TOPIC : Setting the priorities for a European environment, climate and health research agenda
|Publication date:||27 October 2017|
|Types of action:||CSA Coordination and support action|
|DeadlineModel: Opening date:||single-stage 07 November 2017||Deadline:||18 April 2018 17:00:00|
|Time Zone : (Brussels time)|
Topic DescriptionSpecific Challenge:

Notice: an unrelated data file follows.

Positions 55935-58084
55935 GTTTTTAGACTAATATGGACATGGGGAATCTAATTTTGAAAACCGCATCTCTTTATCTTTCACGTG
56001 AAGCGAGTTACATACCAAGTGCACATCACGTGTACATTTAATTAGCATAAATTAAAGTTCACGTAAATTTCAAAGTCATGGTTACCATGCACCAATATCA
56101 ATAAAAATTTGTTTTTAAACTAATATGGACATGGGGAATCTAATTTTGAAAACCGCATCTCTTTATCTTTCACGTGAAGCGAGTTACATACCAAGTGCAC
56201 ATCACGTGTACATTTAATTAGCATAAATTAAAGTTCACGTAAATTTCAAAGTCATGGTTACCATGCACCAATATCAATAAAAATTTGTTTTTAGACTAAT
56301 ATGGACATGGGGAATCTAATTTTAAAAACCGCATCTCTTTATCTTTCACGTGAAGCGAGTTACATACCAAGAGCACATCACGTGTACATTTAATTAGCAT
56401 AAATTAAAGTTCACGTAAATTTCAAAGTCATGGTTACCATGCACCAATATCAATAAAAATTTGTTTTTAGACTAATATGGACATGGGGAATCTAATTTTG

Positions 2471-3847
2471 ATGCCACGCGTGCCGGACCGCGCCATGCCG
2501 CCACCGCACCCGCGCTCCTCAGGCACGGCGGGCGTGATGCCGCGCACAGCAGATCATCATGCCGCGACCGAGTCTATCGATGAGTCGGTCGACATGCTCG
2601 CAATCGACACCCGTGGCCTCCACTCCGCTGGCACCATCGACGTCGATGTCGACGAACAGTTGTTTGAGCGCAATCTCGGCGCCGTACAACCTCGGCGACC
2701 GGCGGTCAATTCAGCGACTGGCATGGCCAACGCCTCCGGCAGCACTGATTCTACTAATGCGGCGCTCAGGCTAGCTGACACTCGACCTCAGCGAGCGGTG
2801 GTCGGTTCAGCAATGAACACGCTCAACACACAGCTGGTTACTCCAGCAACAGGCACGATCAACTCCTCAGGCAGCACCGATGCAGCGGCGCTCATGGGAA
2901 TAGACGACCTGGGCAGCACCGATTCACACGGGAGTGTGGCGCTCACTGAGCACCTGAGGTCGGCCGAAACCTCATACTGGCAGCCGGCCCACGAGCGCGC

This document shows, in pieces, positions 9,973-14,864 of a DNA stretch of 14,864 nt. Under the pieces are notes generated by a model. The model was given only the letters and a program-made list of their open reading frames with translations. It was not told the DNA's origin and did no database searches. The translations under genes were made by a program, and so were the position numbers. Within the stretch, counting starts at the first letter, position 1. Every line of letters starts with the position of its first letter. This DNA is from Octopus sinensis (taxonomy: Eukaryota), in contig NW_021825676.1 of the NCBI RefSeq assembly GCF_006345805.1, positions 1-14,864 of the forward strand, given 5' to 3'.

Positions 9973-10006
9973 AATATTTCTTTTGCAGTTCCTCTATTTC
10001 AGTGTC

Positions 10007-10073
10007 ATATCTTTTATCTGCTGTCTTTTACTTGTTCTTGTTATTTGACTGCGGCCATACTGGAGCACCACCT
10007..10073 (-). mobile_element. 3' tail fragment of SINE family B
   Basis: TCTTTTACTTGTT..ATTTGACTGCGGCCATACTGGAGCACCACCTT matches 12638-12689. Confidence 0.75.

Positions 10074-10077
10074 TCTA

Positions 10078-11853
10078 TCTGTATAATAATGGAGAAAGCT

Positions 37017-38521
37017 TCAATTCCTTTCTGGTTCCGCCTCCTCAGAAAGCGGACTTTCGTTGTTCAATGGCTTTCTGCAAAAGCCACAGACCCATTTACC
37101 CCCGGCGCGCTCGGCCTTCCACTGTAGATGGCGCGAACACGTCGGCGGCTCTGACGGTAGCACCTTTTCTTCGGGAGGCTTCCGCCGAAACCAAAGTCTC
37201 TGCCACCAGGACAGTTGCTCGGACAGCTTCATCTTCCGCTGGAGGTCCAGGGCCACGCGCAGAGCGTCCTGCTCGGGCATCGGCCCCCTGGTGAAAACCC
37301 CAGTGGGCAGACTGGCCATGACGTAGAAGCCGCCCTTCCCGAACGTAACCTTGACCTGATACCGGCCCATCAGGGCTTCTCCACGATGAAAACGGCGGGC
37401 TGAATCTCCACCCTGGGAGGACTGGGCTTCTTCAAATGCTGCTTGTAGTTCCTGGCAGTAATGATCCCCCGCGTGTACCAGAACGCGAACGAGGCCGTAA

Environment and health research is wide in scope and multidisciplinary, and the related policies and regulations are spread across different sectors and organisational structures. In Europe, in addition to the specific policies in sectors such as air and water quality, noise or chemicals, there are currently several overarching policy programmes governing environment and health: the Seventh Environment Action Programme to 2020, the WHO-led European Environment and Health Process, the Paris agreement adopted under the United Nations Framework Convention on Climate Change and the United Nations Agenda 2030 for Sustainable Development. In order to respond to the new and continuing challenges in environment, climate change and health in the next decade, identified in these and other policy programmes, increased coordination and cross-fertilisation of ideas between sectors is required. This will raise the visibility of the work undertaken, introduce a more strategic approach, thereby optimising and adding value to H2020 and the next EU research framework contributions to environment and health activities and policies in Europe.Scope: